Major winter storm blasts Va.; D.C. eludes wrath

4:13 PM, Mar 6, 2013   |    comments
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John Bacon, USA TODAY

McLEAN, Va. - A powerful winter storm swept in from the Midwest on Wednesday, pounding parts of Virginia with heavy snow but slipping through the nation's capital with a calling card of little more than wet streets from a rain-snow mix.

The threat of the storm was enough to shut down federal offices, close D.C.-area schools for hundreds of thousands of kids and snarl sections of the nation's air traffic for a third day.

The threat turned real in parts of Virginia that saw more than a foot of snow and some 170,000 utility customers without power. But the National Weather Service canceled its winter storm warning for Washington, saying only 1 or 2 inches of snow were likely before the storm passes Wednesday night.

Hours earlier, 5 to 10 inches had been forecast. Air temperatures remained a bit too warm to support the snow, weather service spokesman Chris Vaccaro said.

"Inside the Beltway, the snow drought continues," Vaccaro said. "We have had no significant snowfall since 2011. Snow lovers will have to wait."

Vaccaro said a storm from the Midwest swept through 16 states over three days before joining up with a new weather system off the Virginia coast. High winds added to the havoc -- and the possibility of power outages.

Virginia Gov. Bob McDonnell declared a state of emergency, saying more than 170,000 utility customers were without power. Dominion Virginia Power, which serves about 2.4 million customers in Virginia and North Carolina, had almost 120,000 Virginia customers without power at the storm's peak.

Charlottesville, two hours outside Washington, was hit hard -- the University of Virginia shut down for the day. At Chris Cuthbert's 36-acre farm, more than a foot of snow was on the ground by mid-afternoon, and power was on and off. He, his wife Jebb and their six horses, three dogs and two cats rode out the storm at home.

"The horses actually got rowdy in the snow, but they settled down," said Cuthbert, 54, a retired engineer and semi-retired nurse. "I think we will be able to get out tomorrow, but definitely not today. That's fine. I live for this stuff."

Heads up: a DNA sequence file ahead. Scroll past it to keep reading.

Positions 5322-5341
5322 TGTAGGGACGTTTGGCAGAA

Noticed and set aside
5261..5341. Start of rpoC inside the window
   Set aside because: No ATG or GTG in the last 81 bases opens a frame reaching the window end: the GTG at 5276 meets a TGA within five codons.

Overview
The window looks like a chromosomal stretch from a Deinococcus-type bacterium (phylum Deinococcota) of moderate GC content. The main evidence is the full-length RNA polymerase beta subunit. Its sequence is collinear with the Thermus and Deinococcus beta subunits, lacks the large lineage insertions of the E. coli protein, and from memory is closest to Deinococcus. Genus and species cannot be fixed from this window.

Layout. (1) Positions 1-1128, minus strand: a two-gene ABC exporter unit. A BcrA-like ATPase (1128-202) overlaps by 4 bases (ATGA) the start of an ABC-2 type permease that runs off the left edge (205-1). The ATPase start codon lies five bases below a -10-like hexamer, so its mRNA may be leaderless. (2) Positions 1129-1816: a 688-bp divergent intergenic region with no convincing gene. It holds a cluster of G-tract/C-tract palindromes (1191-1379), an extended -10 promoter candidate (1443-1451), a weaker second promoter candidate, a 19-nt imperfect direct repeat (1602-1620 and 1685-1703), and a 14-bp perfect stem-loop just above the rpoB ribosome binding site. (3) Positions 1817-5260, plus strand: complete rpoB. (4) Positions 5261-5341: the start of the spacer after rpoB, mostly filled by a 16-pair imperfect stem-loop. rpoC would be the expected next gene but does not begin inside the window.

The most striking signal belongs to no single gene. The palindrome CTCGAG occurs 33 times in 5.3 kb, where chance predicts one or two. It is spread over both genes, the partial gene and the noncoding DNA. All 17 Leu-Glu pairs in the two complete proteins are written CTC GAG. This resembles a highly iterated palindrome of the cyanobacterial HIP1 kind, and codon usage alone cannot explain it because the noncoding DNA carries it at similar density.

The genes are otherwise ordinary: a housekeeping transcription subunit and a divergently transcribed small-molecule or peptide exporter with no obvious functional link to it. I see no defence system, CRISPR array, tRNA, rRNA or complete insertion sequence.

More than 1,900 flights were canceled Wednesday, raising to almost 4,100 the number of flights that have been scratched across much of the nation since the storm began its eastward march, the tracker FlightStats reported.

At Washington Reagan National Airport, the cavernous main terminal was nearly empty Wednesday. Airlines began notifying passengers of mass cancellations long before the bad weather arrived, yet a few anxious passengers showed up anyway hoping for better news.

Joe Swiderski and Daniel Linary, 20-year-old sophomores at Broward College in Florida, just wrapped up a three-day tour of Washington. Their 10:30 a.m. flight to Fort Lauderdale was canceled, and they were rebooked on an 8 p.m. flight.

"We have a long wait, I guess,'' Swiderski said. "We were told there is a big shopping mall nearby, so we're headed there for a while. We'll see how it goes.''

The storm brought mostly a mix of rain and snow to the nation's capital. In Northwest Washington, a usually clogged commuter route leading to three city schools, American University and connections to the Washington Beltway was deserted Wednesday morning.

The large green space between the Washington Monument and the U.S. Capitol, usually filled with tourists even on cold days, was nearly deserted.

But the weather didn't stop Marianne McGhee, 51, and her mother Sally Madrid, 78, both of Cheyenne, Wyo., from walking around the National Mall. The two are visiting for a week while McGhee, an auditor for the Wyoming National Guard, takes a class. Her course was canceled Wednesday.

"We like the snow," said Madrid as large snowflakes melted onto her face and glasses. "We thought it'd be fun to be out in it. I was kind of shocked that you guys canceled everything. They would never ever have in Wyoming with weather like this."

McGhee said the two wanted to escape their hotel. "We had to go out and do something," she said.

The storm dropped up to 10 inches of snow on the Chicago area Tuesday, but by Wednesday airports and major roads were back to normal. The Cincinnati area, relatively spared, was digging out after anywhere from 3 to 7 inches.

The storm will sweep north into New Jersey and New York by Thursday, but shouldn't drop too much snow as it moves through the region, Vaccaro said.

However, current weather models have it stalling when it reaches the Atlantic, which could mean longer snowfall in New England.

"This evening and throughout the day tomorrow we are looking at the New York City area getting 2 to 4 inches of wet snow and gusty winds," Vaccaro said. "It will be a glancing blow."

Contributing: Kevin Johnson; Yamiche Alcindor; Cathy Lynn Grossman; Ben Mutzabaugh; Natalie DiBlasio; Associated Press

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